Here’s the thing that makes this situation even more amusing than the Gawker debacle: HBGary was soliciting clients by letting them believe that its team knew better than to reuse passwords among key systems. (I’m sure that wasn’t actually in the pitch, but it was one of those things that you assume is there in much the same way that one assumes that a LAN uses Ethernet.) On top of that, HBGary had offered its services to Bank of America as experts in fighting back against WikiLeaks and in turn, Anonymous. This is the Internet’s equivalent of waving a red cape in front of a bull; do it enough, and you’re likely to be gored.
More likely than not, from some of the e-mail that I’ve seen that passed between Barr and one of his top coders, arrogance played a part in the debacle. The problem with the “can’t touch this” attitude is that it’s only valid while the people who want to take you down have better things to do.
I’m sure that the HBGary executives were thinking the same thing most of us do: “I’m kind of busy right now, and I’ll change it to something stronger when I have a little more time.” I’ve done that more times than I care to think about, as I noted in December when the Gawker story broke. Since then, I’ve become a little bit better at resisting the temptation to slap a quick and dirty password on an account. But I’m still doing it from time to time, as I realized the last time I ordered a cable from my new favorite vendor for such things.
I’m convinced that practicing password security in the fashion that many security experts say we should is just too much bother for all but a handful of people. “Easy to remember, hard to forget” only gets one so far if the password has to be rotated every month or two. Maybe we really are better off carrying around a piece of paper full of random characters with a few real passwords embedded in the randomness. This “poor man’s steganography” has to be a better approach to password security than what we have today.
IT Security & Network Security News February 27, 2011Posted by Ishmael Chibvuri in I.T Risk Management.
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What does it take to get attention for IT initiatives in today’s enterprise? In most cases, according to Symantec Senior Director Jennie Grimes, it means making a compelling business case—and getting the right information to the right people in the right language.
IT risk management initiatives are definitely worthy of executive attention. Our economy is increasingly dependent on the Internet and IT systems, making the risks in these systems far more visible and significant than ever. But, it’s a discipline with a myriad of stakeholders: CIOs, CISOs, enterprise risk management teams, compliance and regulation staff, and internal and external auditors.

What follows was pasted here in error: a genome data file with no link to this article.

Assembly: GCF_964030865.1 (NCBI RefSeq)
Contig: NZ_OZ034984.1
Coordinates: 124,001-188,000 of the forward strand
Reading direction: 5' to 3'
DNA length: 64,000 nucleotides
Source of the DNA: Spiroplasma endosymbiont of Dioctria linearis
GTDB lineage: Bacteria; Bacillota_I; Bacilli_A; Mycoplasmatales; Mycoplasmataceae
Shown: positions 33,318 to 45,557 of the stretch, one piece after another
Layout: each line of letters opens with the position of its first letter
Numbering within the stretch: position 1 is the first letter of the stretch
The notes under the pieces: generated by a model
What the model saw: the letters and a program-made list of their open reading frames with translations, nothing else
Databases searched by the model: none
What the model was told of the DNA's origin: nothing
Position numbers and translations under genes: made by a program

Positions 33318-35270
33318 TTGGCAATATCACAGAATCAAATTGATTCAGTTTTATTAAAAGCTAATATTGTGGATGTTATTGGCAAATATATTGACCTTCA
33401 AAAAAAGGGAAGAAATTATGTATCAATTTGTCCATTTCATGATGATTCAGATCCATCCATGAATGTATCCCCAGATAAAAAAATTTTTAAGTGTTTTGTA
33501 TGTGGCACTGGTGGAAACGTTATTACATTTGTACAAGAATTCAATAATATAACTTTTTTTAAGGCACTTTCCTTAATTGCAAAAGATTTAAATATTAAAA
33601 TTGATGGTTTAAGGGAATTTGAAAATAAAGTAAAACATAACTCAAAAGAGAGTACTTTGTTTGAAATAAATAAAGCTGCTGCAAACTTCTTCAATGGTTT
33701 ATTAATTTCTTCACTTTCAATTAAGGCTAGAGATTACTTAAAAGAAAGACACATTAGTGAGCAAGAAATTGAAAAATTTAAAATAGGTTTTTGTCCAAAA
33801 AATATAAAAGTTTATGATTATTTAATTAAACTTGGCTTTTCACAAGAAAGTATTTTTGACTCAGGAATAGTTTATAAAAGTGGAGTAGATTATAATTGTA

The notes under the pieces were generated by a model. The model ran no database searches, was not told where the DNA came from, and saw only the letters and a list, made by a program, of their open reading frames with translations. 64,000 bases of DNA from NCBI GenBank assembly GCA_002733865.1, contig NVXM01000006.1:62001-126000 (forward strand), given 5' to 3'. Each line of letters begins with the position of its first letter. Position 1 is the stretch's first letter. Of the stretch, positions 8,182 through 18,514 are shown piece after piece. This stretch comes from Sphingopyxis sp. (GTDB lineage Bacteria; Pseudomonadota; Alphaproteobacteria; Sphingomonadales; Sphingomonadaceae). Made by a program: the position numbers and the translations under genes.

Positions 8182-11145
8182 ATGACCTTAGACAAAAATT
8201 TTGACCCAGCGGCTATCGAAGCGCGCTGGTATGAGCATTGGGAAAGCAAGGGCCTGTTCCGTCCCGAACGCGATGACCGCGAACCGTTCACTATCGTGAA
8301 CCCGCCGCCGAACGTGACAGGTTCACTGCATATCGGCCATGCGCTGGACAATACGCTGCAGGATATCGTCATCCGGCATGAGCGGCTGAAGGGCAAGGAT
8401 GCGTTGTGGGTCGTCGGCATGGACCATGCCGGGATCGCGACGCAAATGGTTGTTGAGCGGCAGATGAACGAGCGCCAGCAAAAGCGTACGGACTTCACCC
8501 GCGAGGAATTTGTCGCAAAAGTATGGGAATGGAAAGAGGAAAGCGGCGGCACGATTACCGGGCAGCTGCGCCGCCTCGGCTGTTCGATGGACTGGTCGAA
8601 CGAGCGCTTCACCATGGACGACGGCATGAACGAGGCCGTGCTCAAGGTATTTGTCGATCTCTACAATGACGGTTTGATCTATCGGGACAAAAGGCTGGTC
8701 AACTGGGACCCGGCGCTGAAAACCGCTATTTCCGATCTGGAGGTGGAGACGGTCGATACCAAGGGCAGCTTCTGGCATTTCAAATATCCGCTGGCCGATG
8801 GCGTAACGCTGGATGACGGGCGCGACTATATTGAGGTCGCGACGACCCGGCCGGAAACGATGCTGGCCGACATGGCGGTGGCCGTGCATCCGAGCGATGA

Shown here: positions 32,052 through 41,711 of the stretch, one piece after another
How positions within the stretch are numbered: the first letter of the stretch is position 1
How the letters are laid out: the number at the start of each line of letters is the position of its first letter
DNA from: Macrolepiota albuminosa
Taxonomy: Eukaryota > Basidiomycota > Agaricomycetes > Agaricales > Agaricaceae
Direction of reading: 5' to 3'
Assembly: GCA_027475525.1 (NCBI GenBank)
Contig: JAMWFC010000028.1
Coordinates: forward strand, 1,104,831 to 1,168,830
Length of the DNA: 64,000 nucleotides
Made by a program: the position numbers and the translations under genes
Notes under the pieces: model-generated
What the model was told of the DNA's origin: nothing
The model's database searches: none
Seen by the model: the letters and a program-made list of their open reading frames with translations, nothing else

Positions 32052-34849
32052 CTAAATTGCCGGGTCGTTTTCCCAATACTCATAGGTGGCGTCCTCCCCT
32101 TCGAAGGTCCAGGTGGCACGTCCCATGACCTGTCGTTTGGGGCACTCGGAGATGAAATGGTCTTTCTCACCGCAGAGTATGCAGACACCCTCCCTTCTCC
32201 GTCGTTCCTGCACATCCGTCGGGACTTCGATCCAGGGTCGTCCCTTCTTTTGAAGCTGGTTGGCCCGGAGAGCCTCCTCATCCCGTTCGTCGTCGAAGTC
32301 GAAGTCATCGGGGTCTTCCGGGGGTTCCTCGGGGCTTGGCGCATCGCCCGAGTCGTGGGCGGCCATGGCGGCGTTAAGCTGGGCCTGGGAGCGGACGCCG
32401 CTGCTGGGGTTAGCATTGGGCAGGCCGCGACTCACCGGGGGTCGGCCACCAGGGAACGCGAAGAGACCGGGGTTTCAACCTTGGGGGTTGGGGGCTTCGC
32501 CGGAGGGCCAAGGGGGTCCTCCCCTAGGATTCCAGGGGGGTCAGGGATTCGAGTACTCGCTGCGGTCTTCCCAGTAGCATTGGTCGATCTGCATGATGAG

Step #1: Choose your words wisely
For example, rather than talking about a “zero day threat,” consider simulating the impact of a potential incident in terms of potential business loss. Instead of talking about RTOs and RPOs, speak in terms of lost revenue and customers during an outage. Instead of highlighting unimplemented ISO controls, speak about the lost effectiveness of employees who need to share information both inside and outside the firewall. It also doesn’t hurt to point out the impact on productivity when employees can’t effectively share information effectively.
Step #2: Use a High-Medium-Low spectrum of potential business loss
Step #3: Use headlines to your benefit
Step #4: Move your message up the chain (and sideways, too)
Step #5: Identify your milestones
For example, starting with a proof of concept for a content filtering project will have much more value if users from audit, legal and a line of business are involved in choosing terms to flag, track and quarantine. A security incident reporting process may get more enthusiastic response if users understand that increasing their awareness helps save corporate dollars and image.
IT risk management will become increasingly important as key organizational stakeholders begin to see the importance of an ongoing program. In the mean time, IT risk professionals can colleagues and establish a baseline program by using the right language and the right information to garner support internally.
Jennie Grimes is a senior director for Symantec’s IT Risk Management Program office.